Conductivity: Gold is both electrically and thermally conductive. This means that gold allows heat to dissipate across its surface with relative ease, making heat management a much easier task. Electrical conductivity is also important, as gold is often used for long-lasting electrical connections in satellites.
Until another material is discovered that improves upon the functionality of gold with greater cost efficiency, gold electroplating for satellites will continue to be the standard in many space applications.

Other Satellite Plating Materials

Gold isn’t the only plating material commonly found in satellite applications. Other metal plating materials include:

Silver: Silver is used in hundreds of applications across the world, and satellites and spacecraft are no different. In fact, NASA’s Magellan spacecraft used silver-coated quartz tiles as protection from solar radiation. Though this method has largely fallen out of favor compared to gold, particularly due to its susceptibility to oxidization, it is still a popular plating for many interior functions, and research about its continued use in satellites and spacecraft technology is still underway.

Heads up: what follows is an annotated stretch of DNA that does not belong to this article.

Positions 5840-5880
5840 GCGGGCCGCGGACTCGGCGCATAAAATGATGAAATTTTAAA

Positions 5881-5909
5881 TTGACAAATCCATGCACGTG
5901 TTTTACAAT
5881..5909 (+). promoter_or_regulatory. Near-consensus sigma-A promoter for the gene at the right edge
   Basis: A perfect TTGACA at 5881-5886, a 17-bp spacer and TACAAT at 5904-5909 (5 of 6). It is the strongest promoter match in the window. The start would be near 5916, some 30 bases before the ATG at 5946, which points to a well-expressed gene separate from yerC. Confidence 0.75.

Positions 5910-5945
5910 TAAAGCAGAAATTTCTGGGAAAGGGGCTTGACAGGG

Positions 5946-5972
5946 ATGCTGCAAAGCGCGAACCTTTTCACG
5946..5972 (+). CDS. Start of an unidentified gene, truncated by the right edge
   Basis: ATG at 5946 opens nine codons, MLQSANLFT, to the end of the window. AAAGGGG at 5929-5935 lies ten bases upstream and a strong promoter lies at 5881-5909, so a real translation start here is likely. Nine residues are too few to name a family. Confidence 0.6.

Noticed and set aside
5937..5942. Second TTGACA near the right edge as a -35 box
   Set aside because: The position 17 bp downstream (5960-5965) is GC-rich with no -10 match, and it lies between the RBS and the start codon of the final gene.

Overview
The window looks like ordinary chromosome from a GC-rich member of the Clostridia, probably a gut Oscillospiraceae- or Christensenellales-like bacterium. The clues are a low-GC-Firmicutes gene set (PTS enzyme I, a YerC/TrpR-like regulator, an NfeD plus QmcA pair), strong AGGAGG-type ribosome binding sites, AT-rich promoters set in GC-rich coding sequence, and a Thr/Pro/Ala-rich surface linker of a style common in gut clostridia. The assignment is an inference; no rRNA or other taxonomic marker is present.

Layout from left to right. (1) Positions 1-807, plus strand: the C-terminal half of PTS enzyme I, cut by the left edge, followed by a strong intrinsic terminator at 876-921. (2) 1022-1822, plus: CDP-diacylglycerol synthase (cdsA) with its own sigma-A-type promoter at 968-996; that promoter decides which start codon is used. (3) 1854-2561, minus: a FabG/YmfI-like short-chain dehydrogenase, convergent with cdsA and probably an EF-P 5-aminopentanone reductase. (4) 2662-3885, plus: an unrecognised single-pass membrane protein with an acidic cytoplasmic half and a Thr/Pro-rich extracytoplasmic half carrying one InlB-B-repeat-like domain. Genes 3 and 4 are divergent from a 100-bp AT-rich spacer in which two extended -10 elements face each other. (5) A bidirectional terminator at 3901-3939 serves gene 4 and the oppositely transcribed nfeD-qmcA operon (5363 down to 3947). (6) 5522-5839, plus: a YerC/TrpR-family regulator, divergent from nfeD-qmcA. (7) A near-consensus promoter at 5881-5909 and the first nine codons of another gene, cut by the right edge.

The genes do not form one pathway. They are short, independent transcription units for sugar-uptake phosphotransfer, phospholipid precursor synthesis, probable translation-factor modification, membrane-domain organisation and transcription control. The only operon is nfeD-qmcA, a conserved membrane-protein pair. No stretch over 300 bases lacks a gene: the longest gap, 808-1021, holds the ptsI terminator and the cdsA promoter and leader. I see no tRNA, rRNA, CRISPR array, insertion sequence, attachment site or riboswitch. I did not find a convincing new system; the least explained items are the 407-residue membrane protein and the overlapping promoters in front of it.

Copper: Copper is commonly used throughout electronic applications for its electrical conductivity, and is most commonly found in circuit boards, the basis of most modern electronics. Most of the sensitive electronic equipment used in satellites, particularly research satellites, uses this PCB technology.

Aluminum: Aluminum is a common insulating material in satellites, found most notably in the aluminized polyimide used in MLI.
Many other coatings are also used in satellite applications, though their usage depends most strongly on the conditions in which the spacecraft will operate.

Other Deep Space Uses for Metal Plating

Satellites aren’t the only deep space applications in which metal plating is used. Spacecraft, as well as aerospace components, tools and suits, employ metal plating in their production processes to lend certain properties and traits to their equipment. For example, metallic plating is commonly used in the following aerospace applications:

Telescopes: Telescopes use mirrors to reflect and focus light for observation purposes. While terrestrial telescopes use glass, space exploration entities make the mirrors in space telescopes with a stronger, more heat-resistant material called beryllium. While this material is highly reflective, these properties are amplified by a thin, 100nm-thick coating of gold, which reflects infrared light very well and helps focus light from distant objects. This gives telescopes like the new James Webb space telescope a slightly gold look.